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The Game Nobody Deserved To Lose: A look back at Syracuse vs. UConn in the BIG EAST Tournament

It was the game that kept us up all night.

Jim McIsaac/Getty Images

We all knew it was going to be a big night, but nobody could have predicted the way this game was going to end.

March 12, 2009 turned out to be a night full of pure madness, and a night that reminded us how fun and wacky tournaments can get.

Quite simply, it was the BIG EAST at its finest.


The Build Up

It was a big quarterfinal matchup in the BIG EAST tournament in MSG. The BIG EAST Tournament was set to host a big-time quarterfinal matchup. 18th ranked Syracuse was primed to meet 3rd ranked Connecticut, putting one of the best rivalries front and center. The Orange had already played a game in this tournament, having dismissed Seton Hall 86-74. The Huskies, meanwhile, earned themselves a double-bye after a stellar effort in the regular season.

The two teams met prior to the conference tourney on February 11 when UConn, then the No. 1-ranked team in the nation, crushed the Orange 63-49. It was a bad loss for a ranked Syracuse team and everyone knew Jim Boeheim would have his team ready to face the Huskies a second time.

It would be a clash of stars on both sides. Hasheem Thabeet was the main star for UConn as the big men was one of the best in the country. They also had a young talented freshmen named Kemba Walker whose impact to the program would come a few years later. Among those who were also in the mix were A.J. Price, Jeff Adrien, and Jerome Dyson, et al.

Syracuse was led by talented point guard Jonny Flynn, who seemed destined to head to the NBA after this season. They also had a talented scorer in Eric Devendorf, as well as Arinze Onuaku, Andy Rautins and a talented freshman named Kris Joseph, whom a year later would be the BIG EAST's Sixth Man of the Year. Behind Flynn and Devendorf, and their talented role players, the Orange were confident in their ability to get revenge on the Huskies.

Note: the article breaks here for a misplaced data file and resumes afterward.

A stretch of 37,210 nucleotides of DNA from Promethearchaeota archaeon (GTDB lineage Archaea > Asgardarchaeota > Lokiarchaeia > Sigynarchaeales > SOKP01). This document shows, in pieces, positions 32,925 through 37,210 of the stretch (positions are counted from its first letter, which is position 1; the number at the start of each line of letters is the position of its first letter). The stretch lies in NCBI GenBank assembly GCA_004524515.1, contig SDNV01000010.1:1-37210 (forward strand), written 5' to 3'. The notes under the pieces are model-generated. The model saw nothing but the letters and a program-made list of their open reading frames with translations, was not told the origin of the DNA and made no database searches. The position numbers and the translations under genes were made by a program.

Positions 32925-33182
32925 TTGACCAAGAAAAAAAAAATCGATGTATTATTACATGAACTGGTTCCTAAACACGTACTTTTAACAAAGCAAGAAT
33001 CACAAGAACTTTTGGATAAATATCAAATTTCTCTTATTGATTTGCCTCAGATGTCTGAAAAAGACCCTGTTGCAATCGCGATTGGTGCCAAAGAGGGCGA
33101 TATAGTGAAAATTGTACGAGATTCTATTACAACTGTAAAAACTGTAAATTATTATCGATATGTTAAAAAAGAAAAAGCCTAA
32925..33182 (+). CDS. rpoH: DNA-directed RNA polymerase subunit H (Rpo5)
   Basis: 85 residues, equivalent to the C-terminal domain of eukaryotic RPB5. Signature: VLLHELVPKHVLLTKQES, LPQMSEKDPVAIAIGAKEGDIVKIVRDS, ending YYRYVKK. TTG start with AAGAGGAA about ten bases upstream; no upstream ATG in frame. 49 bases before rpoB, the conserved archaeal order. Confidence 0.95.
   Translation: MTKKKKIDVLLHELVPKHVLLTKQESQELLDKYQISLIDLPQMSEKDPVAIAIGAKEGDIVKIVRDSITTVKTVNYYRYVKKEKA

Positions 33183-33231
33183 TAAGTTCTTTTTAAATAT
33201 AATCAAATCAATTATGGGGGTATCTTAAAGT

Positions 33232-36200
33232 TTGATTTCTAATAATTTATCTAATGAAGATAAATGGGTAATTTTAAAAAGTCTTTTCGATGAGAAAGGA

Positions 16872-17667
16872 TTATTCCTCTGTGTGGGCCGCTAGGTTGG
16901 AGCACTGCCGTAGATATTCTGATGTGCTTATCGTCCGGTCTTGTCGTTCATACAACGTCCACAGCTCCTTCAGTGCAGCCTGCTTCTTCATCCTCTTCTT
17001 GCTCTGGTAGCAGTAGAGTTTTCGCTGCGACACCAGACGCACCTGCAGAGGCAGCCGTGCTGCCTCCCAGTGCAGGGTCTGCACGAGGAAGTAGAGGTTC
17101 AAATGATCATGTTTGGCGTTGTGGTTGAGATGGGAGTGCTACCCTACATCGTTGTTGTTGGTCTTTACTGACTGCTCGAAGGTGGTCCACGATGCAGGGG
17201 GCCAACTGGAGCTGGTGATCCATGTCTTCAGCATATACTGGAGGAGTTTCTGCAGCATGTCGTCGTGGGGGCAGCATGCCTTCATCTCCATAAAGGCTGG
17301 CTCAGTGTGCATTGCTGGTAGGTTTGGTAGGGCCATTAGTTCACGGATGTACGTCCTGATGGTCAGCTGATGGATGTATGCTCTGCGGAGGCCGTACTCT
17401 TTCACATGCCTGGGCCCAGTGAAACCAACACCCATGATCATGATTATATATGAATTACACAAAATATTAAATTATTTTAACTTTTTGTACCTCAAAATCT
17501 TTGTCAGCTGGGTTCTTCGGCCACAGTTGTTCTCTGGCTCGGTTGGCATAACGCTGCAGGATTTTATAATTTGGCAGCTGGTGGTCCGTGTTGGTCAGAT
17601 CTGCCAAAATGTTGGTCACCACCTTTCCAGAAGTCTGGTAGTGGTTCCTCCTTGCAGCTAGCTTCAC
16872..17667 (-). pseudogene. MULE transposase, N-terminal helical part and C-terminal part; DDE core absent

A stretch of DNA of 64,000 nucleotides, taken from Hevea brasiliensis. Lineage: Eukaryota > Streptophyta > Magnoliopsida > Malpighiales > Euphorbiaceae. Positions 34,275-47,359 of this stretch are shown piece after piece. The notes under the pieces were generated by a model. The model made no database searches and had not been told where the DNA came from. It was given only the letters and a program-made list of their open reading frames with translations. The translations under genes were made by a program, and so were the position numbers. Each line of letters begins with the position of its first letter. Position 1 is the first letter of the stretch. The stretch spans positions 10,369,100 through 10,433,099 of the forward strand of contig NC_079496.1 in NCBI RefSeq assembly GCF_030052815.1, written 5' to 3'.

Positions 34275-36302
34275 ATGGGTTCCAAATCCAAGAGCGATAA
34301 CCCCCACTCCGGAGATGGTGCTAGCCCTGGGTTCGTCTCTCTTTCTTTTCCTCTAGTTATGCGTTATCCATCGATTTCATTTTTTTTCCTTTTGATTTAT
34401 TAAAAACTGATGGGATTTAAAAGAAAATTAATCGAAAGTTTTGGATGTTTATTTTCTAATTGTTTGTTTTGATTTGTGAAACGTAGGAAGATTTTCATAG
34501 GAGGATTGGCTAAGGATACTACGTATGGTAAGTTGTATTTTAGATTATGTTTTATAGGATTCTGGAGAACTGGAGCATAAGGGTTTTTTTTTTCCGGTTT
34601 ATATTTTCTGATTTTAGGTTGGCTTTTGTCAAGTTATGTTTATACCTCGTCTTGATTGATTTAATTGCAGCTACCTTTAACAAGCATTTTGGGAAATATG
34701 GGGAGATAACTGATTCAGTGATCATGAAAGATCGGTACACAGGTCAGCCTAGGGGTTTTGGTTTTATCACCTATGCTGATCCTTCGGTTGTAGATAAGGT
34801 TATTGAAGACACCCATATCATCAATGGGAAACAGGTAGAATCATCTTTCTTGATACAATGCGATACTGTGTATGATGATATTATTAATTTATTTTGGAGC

It was a tough first half for both teams as UConn led 37-34 after the first 20 minutes. It was a battle for sure, and we all knew a good second half was in store.

But nobody could have predicted what would come next.

Let the madness begin

The teams continued to battle back and forth and Syracuse found itself leading with under a minute left in the game. It all seemed over for UConn, but thanks to some missed free throws and lucky bounces, the Huskies found themselves with the ball looking to tie the game up at 71 with less than 10 seconds left. After Thabeet snatched up a missed shot from Craig Austrie, he was stripped.

The ball rolled towards the baseline and was picked up by Walker. The young point guard then proceeded to make a tough finish with 1.1 seconds left and tie the game up.

But Orange forward Paul Harris picked up the ball after the made basket and heaved a prayer down court. It was deflected and Devendorf found himself with the ball with less than a second left. He left a prayer go from right baseline.


It was madness at the Garden, Syracuse players running around like they had won the tournament, UConn players with hands on their heads. Jim Calhoun looked just as stunned as his players did. Devendorf was losing his mind near the scorers table as he thought he had hit the biggest shot in his college career.